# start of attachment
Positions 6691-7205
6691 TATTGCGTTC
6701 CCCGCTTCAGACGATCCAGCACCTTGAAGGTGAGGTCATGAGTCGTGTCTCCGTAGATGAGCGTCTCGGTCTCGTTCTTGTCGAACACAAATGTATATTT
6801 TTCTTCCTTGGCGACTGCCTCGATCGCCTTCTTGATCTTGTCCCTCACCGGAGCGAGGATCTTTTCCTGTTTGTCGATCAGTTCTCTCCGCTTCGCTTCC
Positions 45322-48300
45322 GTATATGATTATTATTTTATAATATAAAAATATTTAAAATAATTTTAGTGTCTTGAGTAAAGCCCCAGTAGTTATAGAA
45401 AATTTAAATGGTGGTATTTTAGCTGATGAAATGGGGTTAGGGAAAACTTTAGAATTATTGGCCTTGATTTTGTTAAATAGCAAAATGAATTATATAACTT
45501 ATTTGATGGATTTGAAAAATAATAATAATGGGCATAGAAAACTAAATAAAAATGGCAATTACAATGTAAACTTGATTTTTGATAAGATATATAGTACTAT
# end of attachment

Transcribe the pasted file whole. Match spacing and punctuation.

Positions 6691-7205
6691 TATTGCGTTC
6701 CCCGCTTCAGACGATCCAGCACCTTGAAGGTGAGGTCATGAGTCGTGTCTCCGTAGATGAGCGTCTCGGTCTCGTTCTTGTCGAACACAAATGTATATTT
6801 TTCTTCCTTGGCGACTGCCTCGATCGCCTTCTTGATCTTGTCCCTCACCGGAGCGAGGATCTTTTCCTGTTTGTCGATCAGTTCTCTCCGCTTCGCTTCC
Positions 45322-48300
45322 GTATATGATTATTATTTTATAATATAAAAATATTTAAAATAATTTTAGTGTCTTGAGTAAAGCCCCAGTAGTTATAGAA
45401 AATTTAAATGGTGGTATTTTAGCTGATGAAATGGGGTTAGGGAAAACTTTAGAATTATTGGCCTTGATTTTGTTAAATAGCAAAATGAATTATATAACTT
45501 ATTTGATGGATTTGAAAAATAATAATAATGGGCATAGAAAACTAAATAAAAATGGCAATTACAATGTAAACTTGATTTTTGATAAGATATATAGTACTAT